Initial genetic characterization of the S-OIV outbreak by the United States Centers for Disease Control suggested swine as its probable source, on the basis of sequence similarity to previously reported swine influenza isolates (CDC, 2009a). Classical swine H1N1 viruses have circulated in pigs in North America and other regions for at least 80 years (CDC, 2009a). In 1998, a new triple- reassortant H3N2 virus—comprising genes from classical swine H1N1, North American avian, and human H3N2 (A/Sydney/5/97-like) influenza—was reported as the cause of outbreaks in North American swine, with subsequent establishment in pig populations (CDC, 2009a; Shortridge et al., 1977). Co-circulation and mixing of the triple-reassortant H3N2 with established swine lineages subsequently generated further H1N1 and H1N2 reassortant swine viruses (CDC, 2009a; Shortridge et al., 1977; Shope and Lewis, 1931) which have caused sporadic human infections in the United States since 2005 (Newman et al., 2008; Shinde et al., in press). Consequently, human infection with H1N1 swine influenza has been a nationally notifiable disease in the United States since 2007 (CDC, 2009a,b). In Europe, an avian H1N1 virus was introduced to pigs (‘avian-like’ swine H1N1) and first detected in Belgium in 1979 (Pensaert et al., 1981; CDC, 2009a). This lineage became established and gradually replaced classical swine H1N1 viruses, and also reassorted in pigs with human H3N2 viruses (A/PortChalmers/1/1973-like) (CDC, 2009a). It is noteworthy that, until now, there has been no evidence of Eurasian avian-like swine H1N1 circulating in North American pigs. In Asia, the classical swine influenza lineage circulates, in addition to other identified viruses, including human H3N2, Eurasian avian-like H1N1, and North American triple-reassortant H3N2 (Peiris et al., 2001; Jung and Song, 2007; CDC, 2009a; Shortridge, 1977).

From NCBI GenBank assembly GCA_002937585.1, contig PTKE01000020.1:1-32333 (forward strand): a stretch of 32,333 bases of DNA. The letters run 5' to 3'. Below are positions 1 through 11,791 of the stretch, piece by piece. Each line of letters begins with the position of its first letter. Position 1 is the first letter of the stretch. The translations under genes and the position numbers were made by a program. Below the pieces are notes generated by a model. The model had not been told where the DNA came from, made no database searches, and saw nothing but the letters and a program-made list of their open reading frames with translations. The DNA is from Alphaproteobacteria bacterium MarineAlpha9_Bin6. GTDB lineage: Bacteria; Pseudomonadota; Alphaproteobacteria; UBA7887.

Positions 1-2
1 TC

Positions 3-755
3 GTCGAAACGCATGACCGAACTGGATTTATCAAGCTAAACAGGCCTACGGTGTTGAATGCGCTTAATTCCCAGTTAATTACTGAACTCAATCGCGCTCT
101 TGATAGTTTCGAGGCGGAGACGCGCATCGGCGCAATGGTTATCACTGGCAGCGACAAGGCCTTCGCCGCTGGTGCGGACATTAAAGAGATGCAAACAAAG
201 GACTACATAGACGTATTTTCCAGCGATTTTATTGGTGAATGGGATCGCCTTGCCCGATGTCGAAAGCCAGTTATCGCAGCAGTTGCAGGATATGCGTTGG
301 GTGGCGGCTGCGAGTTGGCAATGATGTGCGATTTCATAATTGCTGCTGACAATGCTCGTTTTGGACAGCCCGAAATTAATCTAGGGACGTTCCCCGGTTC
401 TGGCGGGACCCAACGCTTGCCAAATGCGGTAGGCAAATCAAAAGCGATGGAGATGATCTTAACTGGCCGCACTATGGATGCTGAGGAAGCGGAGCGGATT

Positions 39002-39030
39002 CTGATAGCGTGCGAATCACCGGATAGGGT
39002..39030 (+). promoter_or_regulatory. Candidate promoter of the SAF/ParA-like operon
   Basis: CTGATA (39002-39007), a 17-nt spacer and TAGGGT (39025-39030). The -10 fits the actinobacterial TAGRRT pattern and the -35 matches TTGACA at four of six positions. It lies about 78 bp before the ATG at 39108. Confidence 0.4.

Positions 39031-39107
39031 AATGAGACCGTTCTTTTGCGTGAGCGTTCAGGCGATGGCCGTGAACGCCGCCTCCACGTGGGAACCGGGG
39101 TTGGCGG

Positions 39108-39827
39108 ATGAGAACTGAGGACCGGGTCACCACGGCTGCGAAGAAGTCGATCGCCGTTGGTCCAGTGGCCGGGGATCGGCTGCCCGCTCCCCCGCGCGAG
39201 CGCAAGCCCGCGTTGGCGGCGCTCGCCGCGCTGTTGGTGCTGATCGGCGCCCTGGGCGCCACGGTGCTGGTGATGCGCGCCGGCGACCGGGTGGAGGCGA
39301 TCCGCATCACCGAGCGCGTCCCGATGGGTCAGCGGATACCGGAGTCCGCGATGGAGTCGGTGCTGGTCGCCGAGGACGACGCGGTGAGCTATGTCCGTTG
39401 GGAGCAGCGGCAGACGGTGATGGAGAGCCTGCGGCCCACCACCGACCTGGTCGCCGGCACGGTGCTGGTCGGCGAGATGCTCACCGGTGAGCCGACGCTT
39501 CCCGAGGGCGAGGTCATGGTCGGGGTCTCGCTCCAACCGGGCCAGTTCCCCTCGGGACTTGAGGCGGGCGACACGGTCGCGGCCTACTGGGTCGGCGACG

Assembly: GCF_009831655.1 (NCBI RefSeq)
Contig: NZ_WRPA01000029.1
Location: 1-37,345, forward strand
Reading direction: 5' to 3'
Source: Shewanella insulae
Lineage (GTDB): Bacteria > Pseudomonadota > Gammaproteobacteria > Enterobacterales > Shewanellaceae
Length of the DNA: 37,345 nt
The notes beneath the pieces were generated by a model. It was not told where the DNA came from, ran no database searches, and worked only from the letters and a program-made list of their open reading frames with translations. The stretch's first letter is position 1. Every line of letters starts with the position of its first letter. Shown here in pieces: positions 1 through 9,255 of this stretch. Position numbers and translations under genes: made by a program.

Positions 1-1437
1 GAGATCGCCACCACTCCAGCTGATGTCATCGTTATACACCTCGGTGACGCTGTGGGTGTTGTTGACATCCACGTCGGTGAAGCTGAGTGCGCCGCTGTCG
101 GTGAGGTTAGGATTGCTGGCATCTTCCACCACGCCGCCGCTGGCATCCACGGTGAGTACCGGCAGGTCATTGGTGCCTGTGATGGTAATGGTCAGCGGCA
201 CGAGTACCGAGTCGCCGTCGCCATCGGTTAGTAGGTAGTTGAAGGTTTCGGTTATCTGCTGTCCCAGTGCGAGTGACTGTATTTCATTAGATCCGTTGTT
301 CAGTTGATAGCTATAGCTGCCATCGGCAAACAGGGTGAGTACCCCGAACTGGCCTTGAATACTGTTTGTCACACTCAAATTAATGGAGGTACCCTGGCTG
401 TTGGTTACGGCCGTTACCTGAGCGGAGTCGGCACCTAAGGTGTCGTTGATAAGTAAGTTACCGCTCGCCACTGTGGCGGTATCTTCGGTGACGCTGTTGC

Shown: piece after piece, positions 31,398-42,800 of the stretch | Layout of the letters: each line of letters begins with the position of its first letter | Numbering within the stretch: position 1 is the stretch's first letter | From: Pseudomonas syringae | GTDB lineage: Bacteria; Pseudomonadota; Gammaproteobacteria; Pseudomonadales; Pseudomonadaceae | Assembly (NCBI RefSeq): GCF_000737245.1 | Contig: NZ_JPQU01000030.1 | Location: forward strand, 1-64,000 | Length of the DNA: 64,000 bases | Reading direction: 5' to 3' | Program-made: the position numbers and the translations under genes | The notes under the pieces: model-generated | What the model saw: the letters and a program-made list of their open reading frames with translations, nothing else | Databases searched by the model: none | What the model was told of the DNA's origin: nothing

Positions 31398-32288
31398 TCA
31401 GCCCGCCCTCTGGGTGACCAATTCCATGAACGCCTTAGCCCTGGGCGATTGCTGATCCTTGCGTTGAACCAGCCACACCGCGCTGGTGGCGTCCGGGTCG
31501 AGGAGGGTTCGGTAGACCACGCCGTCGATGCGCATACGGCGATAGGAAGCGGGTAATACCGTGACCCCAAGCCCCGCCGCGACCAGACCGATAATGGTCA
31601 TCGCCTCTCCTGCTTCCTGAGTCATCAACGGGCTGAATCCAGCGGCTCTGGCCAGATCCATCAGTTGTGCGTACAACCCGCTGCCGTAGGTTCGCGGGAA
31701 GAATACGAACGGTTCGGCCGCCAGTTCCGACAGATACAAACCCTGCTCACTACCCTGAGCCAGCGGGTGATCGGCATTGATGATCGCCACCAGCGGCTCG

Using comprehensive phylogenetic analyses, we have estimated a temporal reconstruction of the complex reassortment history of the S-OIV outbreak, summarized in Fig. A14-1 (Methods). Our analyses showed that each segment of the S-OIV genome was nested within a well-established swine influenza lineage (that is, a lineage circulating primarily in swine for >10 years before the current outbreak). The most parsimonious interpretation of these results is therefore that the progenitor of the S-OIV epidemic originated in pigs. Some transmission of swine influenza has, however, been observed in secondary hosts in North America, for example, in turkeys (CDC, 2009a). Although the precise evolutionary pathway of the genesis of S-OIV is greatly hindered by the lack of surveillance data (see later), we can conclude that the polymerase genes, plus HA, NP and NS, emerged from a triple-reassortant virus circulating in North American swine. The source triple-reassortant itself comprised genes derived from avian (PB2 and PA), human H3N2 (PB1) and classical swine (HA, NP and NS) lineages. In contrast, the NA and M gene segments have their origin in the Eurasian avian-like swine H1N1 lineage. Phylogenetic analyses from the early days of the outbreak, on the basis of the first publicly available sequences, quickly established this multiple genetic origin (Novel Swine-Origin Influenza A (H1N1) Virus Investigation Team, in